If you're wondering why the seed phrase you made up worked in a wallet you've used before, per the BIP39 documentation, "Although using a mnemonic not generated by the algorithm described in "Generating the mnemonic" section is possible, this is not advised and software must compute a checksum for the mnemonic sentence using a wordlist and issue a warning if it is invalid."
This means that a wallet will not outright reject an invalid seed phrase, rather it will accept it and should only give you a warning (which is up to the developer's discretion).
You cannot chose any 12-24 words and have a valid seed phrase due to the last word acting as the checksum.
If you "made your own" seed phrase without properly calculating the last word, this could be the reason you've recovered an empty wallet.
Or, if you're getting an invalid error, most likely the last word is incorrect.
A passphrase is different from your 12-24 word seed phrase. It is an optional, advanced security feature that allows you to create a new wallet by adding an additional word to a 12-24 seed phrase. It is supported by many wallets utilizing the BIP39 standard.
Think of it as an additional word to your seed phrase that can be (almost) anything. (A-Z, a-z, 0-9, special characters i.e. ASCII characters.)
Your seed phrase by itself is technically a wallet with an empty ("") passphrase. And as such, is a valid wallet. Adding a passphrase creates a different brand new wallet on top of your seed.
Thus if you utilized a passphrase when generating your seed phrase, it will not recover the same wallet if you recover with only the seed phrase.
Most wallets by default will have the passphrase option turned off. You may have to manually enact the feature and enter your passphrase to recover your coins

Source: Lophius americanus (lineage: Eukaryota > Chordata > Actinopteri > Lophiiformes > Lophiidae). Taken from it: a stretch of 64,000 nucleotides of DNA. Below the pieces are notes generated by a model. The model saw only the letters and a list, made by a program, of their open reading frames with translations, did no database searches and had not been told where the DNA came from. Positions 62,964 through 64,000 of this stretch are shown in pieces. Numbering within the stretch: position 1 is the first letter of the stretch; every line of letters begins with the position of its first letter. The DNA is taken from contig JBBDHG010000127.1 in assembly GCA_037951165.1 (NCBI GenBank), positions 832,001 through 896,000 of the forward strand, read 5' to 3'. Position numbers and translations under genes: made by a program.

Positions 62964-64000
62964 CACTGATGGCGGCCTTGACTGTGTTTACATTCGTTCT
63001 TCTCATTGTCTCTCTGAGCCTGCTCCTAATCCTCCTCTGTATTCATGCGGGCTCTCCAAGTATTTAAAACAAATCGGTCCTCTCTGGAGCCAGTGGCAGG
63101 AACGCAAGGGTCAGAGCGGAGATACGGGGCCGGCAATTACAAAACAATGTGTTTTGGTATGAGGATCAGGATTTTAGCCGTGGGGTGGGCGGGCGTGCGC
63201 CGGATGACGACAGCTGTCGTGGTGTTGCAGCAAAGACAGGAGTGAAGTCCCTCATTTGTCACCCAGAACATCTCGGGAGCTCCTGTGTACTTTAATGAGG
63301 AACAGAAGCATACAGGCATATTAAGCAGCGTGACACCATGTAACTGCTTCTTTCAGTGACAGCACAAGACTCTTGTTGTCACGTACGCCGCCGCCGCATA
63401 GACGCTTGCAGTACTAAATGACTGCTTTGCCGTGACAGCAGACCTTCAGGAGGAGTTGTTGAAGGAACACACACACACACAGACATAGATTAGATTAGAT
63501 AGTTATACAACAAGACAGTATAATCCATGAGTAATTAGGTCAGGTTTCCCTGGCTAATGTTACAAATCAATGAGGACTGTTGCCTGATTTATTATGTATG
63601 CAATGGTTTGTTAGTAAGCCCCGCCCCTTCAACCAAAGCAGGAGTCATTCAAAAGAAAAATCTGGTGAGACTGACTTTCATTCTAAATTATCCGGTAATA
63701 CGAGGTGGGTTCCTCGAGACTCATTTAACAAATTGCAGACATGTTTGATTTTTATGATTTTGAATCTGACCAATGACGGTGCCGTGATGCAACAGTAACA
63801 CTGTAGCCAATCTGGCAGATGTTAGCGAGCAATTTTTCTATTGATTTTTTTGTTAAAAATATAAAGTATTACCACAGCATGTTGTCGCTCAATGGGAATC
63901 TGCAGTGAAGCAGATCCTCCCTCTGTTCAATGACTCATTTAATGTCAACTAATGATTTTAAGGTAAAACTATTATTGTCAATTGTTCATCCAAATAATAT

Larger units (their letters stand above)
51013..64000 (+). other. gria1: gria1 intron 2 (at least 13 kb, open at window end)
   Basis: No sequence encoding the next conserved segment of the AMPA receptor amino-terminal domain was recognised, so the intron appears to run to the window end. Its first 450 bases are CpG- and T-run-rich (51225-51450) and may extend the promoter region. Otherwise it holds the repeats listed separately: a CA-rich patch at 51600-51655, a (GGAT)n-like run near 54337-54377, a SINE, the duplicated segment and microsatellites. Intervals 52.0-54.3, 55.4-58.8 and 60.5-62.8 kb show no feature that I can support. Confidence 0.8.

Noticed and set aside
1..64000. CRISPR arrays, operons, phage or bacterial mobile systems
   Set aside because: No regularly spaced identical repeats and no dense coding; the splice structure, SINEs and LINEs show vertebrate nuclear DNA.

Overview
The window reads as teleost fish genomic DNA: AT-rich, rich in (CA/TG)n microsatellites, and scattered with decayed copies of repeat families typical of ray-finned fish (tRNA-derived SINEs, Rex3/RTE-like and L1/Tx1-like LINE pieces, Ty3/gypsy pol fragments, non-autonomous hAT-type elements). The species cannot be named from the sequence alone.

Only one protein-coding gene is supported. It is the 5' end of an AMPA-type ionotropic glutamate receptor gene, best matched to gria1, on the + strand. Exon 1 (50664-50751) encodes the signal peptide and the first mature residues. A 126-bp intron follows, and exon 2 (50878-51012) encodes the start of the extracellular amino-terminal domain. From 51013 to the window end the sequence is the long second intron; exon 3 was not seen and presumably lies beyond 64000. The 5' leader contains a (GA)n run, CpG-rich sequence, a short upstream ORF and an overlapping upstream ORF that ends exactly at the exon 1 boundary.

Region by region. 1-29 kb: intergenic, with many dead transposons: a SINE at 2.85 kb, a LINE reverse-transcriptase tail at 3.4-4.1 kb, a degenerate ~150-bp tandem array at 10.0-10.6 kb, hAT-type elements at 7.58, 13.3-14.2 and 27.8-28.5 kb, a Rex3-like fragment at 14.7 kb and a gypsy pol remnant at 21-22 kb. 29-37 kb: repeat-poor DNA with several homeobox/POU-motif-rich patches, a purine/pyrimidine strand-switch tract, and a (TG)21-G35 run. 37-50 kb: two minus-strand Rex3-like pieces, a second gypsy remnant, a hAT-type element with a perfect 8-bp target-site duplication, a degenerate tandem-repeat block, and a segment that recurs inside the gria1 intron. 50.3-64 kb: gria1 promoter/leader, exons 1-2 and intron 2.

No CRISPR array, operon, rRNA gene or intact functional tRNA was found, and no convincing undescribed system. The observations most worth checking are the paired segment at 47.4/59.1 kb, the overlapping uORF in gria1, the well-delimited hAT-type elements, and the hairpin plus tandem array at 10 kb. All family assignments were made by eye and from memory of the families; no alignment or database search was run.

There are also BIP standards that your wallet uses when receiving coins.
These standards are called derivation paths and are a "map" telling your wallet where to find your coins. The most common ones are described in BIP44, BIP49, and BIP84.
Your wallet must support the same derivation path that you've been using (i.e. "have the map") to "store" your coins.
Whether a wallet supports a certain derivation path should be well documented or referenced on their website.
If another wallet does not support a derivation path that your original wallet supported, that doesn't mean your coins are lost. It simply means you're unable to access them (because it doesn't know how to find them!).
Again, the most probable way to recover your coins is to use the same wallet you recovered on. Some wallets will require you to "re-add accounts" with the different derivation paths.
See, "What is a Derivation Path?" for more details.
You might have noticed that not all wallets support all coins.
Your wallet must not only know how to find your coins but also support the coin you're trying to find.
Coin types are the cryptocurrencies (e.g. bitcoin, ethereum, etc.)
Coin support should be well documented or referenced on the wallet developer's website. Again, if a wallet does support a specific coin, it doesn't mean they are lost. You'll need to find another wallet that does in order to access them again.
Some wallets will require you to re-install the app associated with the type of coin you've stored.
This is the worst case scenario.
Basically, the wallet you used sole purpose is to steal your seed phrase.
Ensure you're using a reputable wallet.
Many scammers will try to impersonate reputable well-known developers.
When downloading wallets from developers websites, ensure the URL that you're using is the correct one. There might be a slight typo in spelling or a reputable sounding URL that's not the developers website.
Entering your seed phrase into any website is already a security risk and a common way to "send" your seed phrase elsewhere.